Archive for February, 2009

I’m in the money – unclaimed funds!

February 24, 2009


flickr photo: peasap

While tying up loose ends regarding my grandparents’ estate, my uncle ran an unclaimed funds search and my name showed up. I got a call Saturday afternoon while walking to the library with my son. I hopped on line when we got home. Turns out Washington State has a web site that makes claiming your unclaimed funds really simple.

The fun/mysterious part are the categories for unclaimed amounts. They’re either under or over $100. Mine was over $100. How much more is the exciting part. From what J and I can figure, it has something to do with our old house in (South) West Seattle. I sent along a copy of our old deed, at least I think it was the deed.

Now if the universe was going to send me a sweet goodie, it would be really handy if the amount coming was in the thousands of dollars. That would go a long way with our New Gig bootstrapping costs.

Here’s to good universe mojo.

Oh, and Happy Mardi Gras.


The talking bits before presenting the Oscars were weird…

February 22, 2009


flickr photo: xero79

Hi. We turned on the Acadamy Awards just as they were announcing the Best Supporting Actress. The five grand dames of film, past Best Supporting Actress winners, on stage presenting the nominees. Paired, as it were, past winner lauding present nominee. For some, it may have been touching. For me, it was stilted and awkward. Later, for the Best Actor, Adrian Brody presented that actor you’d recognize, but couldn’t name. And Anthony Hopkins appeared awkward, intoxicated (and not by the moment) while presenting Brad Pitt. Very strange; appropriately Micky Rourke -ish.

I missed the recap of the performance. I hope they bring that back next year.


The joys of Evernote – user review

February 22, 2009


If you’re like me, you appreciate an independent third-party review of a product or service before making a purchase. And if you’re like me, migrating from Google Notebook, rest easy knowing that once you’ve deciphered the Google Notebook Atom import process – even available with the free version – you’re going to be pretty stinking happy.

This is my second go with Evernote. I dabbled with the application three or four years ago, prior to it’s ability to synchronize across multiple workstations. It was a pretty cool little note taking app back then, easy to learn and use, but I abandoned it in favor of Google Notebook. Google Notebook offered the one feature the old Evernote lacked, a centralized repository for notes. Now, with the new cloud synchronization, Evernote is everything I wanted. I have five computers synchronized, and you can access your information from anywhere with an internet connection by logging into the Evernote website.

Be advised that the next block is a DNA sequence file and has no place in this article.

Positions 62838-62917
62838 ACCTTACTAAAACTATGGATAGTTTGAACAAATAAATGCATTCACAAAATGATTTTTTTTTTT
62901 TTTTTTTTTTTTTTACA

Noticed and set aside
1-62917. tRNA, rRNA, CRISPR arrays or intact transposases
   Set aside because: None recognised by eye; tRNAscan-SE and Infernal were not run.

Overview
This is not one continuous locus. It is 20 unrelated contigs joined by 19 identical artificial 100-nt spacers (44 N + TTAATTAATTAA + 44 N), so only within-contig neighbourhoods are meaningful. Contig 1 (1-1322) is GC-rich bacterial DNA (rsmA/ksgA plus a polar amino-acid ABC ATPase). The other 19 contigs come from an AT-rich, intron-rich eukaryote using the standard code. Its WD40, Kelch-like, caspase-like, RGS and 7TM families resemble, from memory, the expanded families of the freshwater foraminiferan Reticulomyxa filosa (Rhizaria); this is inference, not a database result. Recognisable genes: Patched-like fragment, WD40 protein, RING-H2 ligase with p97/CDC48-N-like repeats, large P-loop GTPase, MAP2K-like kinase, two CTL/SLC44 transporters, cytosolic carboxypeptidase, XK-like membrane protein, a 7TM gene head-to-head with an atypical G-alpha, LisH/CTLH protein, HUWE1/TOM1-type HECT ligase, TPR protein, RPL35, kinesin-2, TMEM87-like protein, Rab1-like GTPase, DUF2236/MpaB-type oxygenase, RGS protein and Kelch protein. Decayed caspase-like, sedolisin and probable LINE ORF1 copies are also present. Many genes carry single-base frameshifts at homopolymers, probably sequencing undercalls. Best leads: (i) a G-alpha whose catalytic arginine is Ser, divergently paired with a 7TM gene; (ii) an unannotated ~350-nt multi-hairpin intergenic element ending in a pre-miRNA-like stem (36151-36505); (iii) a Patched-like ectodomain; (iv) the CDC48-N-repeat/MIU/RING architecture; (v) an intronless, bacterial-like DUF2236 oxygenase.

I’ve got to admit, I’m a pretty basic Evernote user. I don’t synchronize with a mobile device. My guess is if I were a mobile device fanatic, there is a whole world of Evernote features I would have another bundle of praise. Maybe someday.


As for the migration from Google Notebook to Evernote, there is a handy little walkthrough that takes you step by step from Google Notebook export to Evernote import. One of the terriffic shortcomings I discovered with Google Notebook was the inability to easily access early entries.

With Google Notebook, tagging items or entries was – for me – not second nature. I had thousands of notes that were not indexed. With Evernote, I was very diligent right from the start. And here’s the bummer. When I imported all my Google Notebooks, they are just as unindexed as they were before. So, I’m back in the tagging hole. That was a disappointment, and I’ve noticed that my tagging since has not been as diligent. I hope to regain my form.

evernote_popupEvernote makes tagging easy. With every note entered, a tag dialogue pop up appears. It’s not terribly conspicuous, nor does it linger until you act.

If you don’t tag, you can always add tags later (which is the process I’m staggering through in the evenings while the television is on). Be careful with your taxonomy, it can get away from you. One tip: if you are tagging at a time after adding the entry to your overall index, use the pop up dialogue box, rather than the comma separated entry field. The comma separated field doesn’t auto-complete tags – so you can have a very similar tag , for instance “list” and “lists” without any indication of the duplication. It’s not a big whoop, but a bit of annoyance. So when tagging, use the “ctrl+shift+t” key combination to open the tag dialogue box.

At this point, Evernote does not have a spellchecker, so if you’re whipping off a quick note for later, such as a note for a blog post, be sure to check the spelling independently to save yourself any undue misspelling embarrassment.

One last thing, and this may be user-error, but I have not found (and to be fair I haven’t really looked), the setting for requiring login at startup. Why is this important to me? Well, I love me the Evernote so much, I have installed it on my machine at the Day Job. I’d really like to set Evernote to keep non-Pete eyes from digging through my notes if they fired up my machine. I’ll check into that.